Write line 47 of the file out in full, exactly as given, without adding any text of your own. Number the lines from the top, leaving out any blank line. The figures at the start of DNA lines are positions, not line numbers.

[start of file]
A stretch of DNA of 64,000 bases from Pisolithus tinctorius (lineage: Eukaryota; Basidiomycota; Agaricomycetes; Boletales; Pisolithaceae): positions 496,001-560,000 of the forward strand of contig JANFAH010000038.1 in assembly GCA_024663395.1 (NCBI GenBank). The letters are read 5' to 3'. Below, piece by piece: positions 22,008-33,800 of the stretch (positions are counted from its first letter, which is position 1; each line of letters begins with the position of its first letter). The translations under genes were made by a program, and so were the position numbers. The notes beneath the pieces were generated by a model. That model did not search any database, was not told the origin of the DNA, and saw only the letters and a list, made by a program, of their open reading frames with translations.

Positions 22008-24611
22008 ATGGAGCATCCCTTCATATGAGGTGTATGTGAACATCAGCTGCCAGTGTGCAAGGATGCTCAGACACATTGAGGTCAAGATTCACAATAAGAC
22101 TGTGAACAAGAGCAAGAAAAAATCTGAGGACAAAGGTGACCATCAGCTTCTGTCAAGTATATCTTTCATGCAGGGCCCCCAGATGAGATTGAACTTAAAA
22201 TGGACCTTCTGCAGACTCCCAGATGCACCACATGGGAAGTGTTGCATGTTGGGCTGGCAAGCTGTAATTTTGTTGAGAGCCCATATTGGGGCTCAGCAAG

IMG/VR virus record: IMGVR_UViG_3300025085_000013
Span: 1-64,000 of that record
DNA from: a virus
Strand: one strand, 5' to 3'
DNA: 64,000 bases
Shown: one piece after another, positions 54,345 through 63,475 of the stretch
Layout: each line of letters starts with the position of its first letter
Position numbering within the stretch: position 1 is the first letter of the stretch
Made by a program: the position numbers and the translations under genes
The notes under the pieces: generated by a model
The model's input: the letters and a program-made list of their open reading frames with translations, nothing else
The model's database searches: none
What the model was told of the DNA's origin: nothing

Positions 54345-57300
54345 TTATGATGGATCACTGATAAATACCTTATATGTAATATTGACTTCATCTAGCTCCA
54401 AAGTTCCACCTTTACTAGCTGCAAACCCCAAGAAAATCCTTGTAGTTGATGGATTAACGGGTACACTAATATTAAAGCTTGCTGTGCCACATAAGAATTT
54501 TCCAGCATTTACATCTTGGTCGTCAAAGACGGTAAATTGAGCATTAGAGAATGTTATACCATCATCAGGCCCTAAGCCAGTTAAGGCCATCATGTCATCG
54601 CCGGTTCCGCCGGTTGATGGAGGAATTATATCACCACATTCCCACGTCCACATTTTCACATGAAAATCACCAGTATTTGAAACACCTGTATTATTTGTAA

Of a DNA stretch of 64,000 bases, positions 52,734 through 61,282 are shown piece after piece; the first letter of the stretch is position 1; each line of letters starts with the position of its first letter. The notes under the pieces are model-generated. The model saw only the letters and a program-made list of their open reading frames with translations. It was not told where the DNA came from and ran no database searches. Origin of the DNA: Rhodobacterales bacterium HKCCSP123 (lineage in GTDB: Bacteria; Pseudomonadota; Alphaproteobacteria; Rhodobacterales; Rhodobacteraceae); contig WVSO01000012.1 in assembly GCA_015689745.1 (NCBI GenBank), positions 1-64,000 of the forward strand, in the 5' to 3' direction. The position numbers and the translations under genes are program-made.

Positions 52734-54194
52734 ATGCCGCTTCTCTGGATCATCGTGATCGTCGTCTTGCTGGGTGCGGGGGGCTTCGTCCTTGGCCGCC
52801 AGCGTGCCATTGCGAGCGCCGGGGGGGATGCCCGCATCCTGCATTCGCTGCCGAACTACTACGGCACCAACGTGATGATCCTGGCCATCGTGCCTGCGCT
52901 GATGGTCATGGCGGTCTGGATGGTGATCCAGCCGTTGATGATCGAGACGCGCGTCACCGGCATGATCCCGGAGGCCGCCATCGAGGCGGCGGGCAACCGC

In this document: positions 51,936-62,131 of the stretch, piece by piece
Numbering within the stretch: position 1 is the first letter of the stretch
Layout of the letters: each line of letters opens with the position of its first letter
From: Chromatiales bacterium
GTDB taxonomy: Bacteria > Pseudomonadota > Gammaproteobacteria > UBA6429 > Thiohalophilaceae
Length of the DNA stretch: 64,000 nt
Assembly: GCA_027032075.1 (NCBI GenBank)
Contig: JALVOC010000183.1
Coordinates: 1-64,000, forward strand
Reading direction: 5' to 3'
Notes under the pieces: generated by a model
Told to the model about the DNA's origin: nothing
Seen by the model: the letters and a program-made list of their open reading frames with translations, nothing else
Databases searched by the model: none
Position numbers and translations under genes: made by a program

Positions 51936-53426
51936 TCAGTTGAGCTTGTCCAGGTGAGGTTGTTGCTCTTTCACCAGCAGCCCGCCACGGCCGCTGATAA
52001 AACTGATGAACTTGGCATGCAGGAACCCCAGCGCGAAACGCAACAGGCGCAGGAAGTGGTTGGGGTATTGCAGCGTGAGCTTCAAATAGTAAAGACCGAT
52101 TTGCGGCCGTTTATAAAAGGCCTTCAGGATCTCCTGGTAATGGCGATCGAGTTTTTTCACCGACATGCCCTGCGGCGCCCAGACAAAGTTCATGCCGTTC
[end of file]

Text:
52101 TTGCGGCCGTTTATAAAAGGCCTTCAGGATCTCCTGGTAATGGCGATCGAGTTTTTTCACCGACATGCCCTGCGGCGCCCAGACAAAGTTCATGCCGTTC